By Jack Mayne

The first reality of the impact of the COVID-19 pandemic was unfolded at Thursday night’s regular Des Moines City Council meeting when told of a significant 16 percent possible revenue loss for the 2021 budget because of its ongoing effects on the revenue stream.

Mayor Matt Pina opened the Council’s virtual online meeting with new Zoom software which allows each member to be in his or her home or office and be seen on a single screen. The software allows virtual conversations between members and staff.

Councilmembers were given a list of potential budget cuts as well as new programs to help Des Moines’ retail business community.

‘Budget Challenges’
City Finance Director Beth Ann Wroe said there were budget challenges from the decreases in general city tax revenues and federal revenues, all because of the impact of COVID-19.

Des Moines “faces significant challenges related to the uncertainty in the receipt of revenues.”

The early numbers will change, she said, but as of Thursday (May 7) the city was looking at a decrease in revenue to the city general fund “and what we know today, which we know will change, we’re looking at a possible 16 percent loss in revenue.”

Then there is the added costs of the pandemic such as purchasing masks and other caused and unforeseen costs.

Some potential “adjustments to the 2020 budget,” Wroe said, figured now, would total a bit over $2 million.

One of the uncertainties the city is working with, she said, is when some money will actually be sent to the city with the general uncertainly the pandemic has forced onto the entire nation.

$2.1 million changes
She is making “expenditure adjustments” presently totaling about $2.1 million by cuts or changes, including reducing the arts budget, eliminating transfers of funds, leaving personnel vacancies or not immediately hiring people for some vacancies. Another saving would be to halt the Police Department’s “hire ahead” program where people are hired to fill future officer vacancies for retirements.

The city is checking and reevaluating all areas of the budget in search of added change, Wroe said, noting the the city’s current estimate of fund losses and expenses necessary is likely to significantly change. She said the city is teaching the horizon for other federal or other potential income.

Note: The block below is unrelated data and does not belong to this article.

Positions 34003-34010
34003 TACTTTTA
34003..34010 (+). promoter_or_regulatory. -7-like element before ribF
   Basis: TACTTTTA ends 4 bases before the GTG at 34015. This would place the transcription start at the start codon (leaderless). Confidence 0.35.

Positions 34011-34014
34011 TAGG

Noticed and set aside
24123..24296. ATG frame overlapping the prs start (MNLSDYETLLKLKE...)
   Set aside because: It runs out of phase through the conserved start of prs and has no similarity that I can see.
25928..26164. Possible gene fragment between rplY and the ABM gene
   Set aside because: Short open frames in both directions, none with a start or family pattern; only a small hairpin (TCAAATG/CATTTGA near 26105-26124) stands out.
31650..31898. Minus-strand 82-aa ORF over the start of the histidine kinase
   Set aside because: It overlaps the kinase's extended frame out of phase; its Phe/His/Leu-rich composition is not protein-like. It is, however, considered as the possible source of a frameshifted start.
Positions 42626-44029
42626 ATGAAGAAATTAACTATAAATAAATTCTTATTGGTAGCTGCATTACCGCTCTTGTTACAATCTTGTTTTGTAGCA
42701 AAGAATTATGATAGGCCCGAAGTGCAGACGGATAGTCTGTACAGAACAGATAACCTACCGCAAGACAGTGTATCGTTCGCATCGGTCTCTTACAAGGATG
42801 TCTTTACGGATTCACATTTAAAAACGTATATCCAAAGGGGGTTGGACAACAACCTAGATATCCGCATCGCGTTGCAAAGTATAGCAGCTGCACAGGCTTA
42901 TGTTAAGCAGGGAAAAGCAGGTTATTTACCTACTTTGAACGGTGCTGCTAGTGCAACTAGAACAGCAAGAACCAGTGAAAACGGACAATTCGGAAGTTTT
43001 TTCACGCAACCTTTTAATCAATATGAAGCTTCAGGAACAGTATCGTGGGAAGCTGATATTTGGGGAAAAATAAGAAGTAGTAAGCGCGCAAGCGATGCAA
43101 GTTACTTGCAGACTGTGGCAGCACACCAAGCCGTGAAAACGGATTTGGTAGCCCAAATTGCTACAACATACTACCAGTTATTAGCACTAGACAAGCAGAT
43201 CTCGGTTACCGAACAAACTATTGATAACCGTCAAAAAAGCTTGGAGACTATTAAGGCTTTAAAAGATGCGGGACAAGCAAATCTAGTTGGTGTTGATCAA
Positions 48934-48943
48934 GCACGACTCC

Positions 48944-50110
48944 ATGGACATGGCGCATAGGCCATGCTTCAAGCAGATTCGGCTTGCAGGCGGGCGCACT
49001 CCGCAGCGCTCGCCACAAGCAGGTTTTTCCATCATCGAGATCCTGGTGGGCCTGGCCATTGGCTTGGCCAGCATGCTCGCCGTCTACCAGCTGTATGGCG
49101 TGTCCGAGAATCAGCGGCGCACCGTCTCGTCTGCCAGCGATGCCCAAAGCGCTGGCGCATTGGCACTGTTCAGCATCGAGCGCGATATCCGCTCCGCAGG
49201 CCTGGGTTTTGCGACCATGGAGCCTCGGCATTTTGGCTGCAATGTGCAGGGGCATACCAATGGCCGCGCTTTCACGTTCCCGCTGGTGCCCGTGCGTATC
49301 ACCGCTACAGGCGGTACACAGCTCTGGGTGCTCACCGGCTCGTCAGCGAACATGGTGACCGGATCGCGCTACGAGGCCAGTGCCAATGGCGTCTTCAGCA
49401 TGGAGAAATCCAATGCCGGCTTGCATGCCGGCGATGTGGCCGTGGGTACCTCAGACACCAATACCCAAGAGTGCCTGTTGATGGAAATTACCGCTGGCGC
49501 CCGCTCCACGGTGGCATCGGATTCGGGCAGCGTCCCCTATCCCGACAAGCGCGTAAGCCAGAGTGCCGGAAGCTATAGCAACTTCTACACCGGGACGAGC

She said the city the being careful in its handling of outstanding debt to that bond holder retain their faith in the city later when financial effects are clearer.

Cash Flow Uncertainty
The city is worried that the property tax payments in the second half of 2020 if taxpayers are able to pay their taxes on time because of COVID-19. Another worry is a further decrease in sales and use taxes and the two month lad in the city getting the sales and use tax receipts from the state Department of Revenue, especially because the state extended the deadline on tax returns.

“Our goal is to maintain fiscal discipline over our expenditure and to monitor the impact of information as it comes in from COVID-19,” Wroe said.

“There are two main tasks that the city faces at this time,” said Pina in an opening statement. “The first is the response to the COVID-19 Pandemic,” which he said was less than 1 percent in Des Moines, compared to the national average cost impact of about 6 percent. He noted the actions of citizens with support and social distancing, plus actions by city government staff, and citizens abiding with the stay at home order, the the death rate was kept low.

No city bankruptcy
A problem of many cities is bankruptcy – but not in Des Moines, the mayor said.

“We are solvent and financially strong, the appropriate financial contingencies in place to weather the unknown,” Pina said. “Many of our Councilmembers who were on the Council when we faced the challenges of bankruptcy in the past. We did not succumb, but we emerged stronger.”

Pina said City Manager Matthew Matthias, who was not at the meeting Thursday, brought together a city staff team that “is one of the finest and most talented in the region.”

‘Significant challenges’
City Finance Director Beth Ann Wroe said there budget challenges from the decreases in tax revenues, general city tax revenues and federal revenues, all because of the impact of COVID-19. Des Moines “faces significant challenges related to the uncertainty in the receipt of revenues.”

It numbers will change, she said, but as of May 7 the city was looking at a revenue decrease in revenue to the city general fund “and what we know today, which we know will change, we’re looking at a possible 16 percent loss in revenue.” Then there is the added costs of the pandemic such as purchasing masks and other unforeseen costs.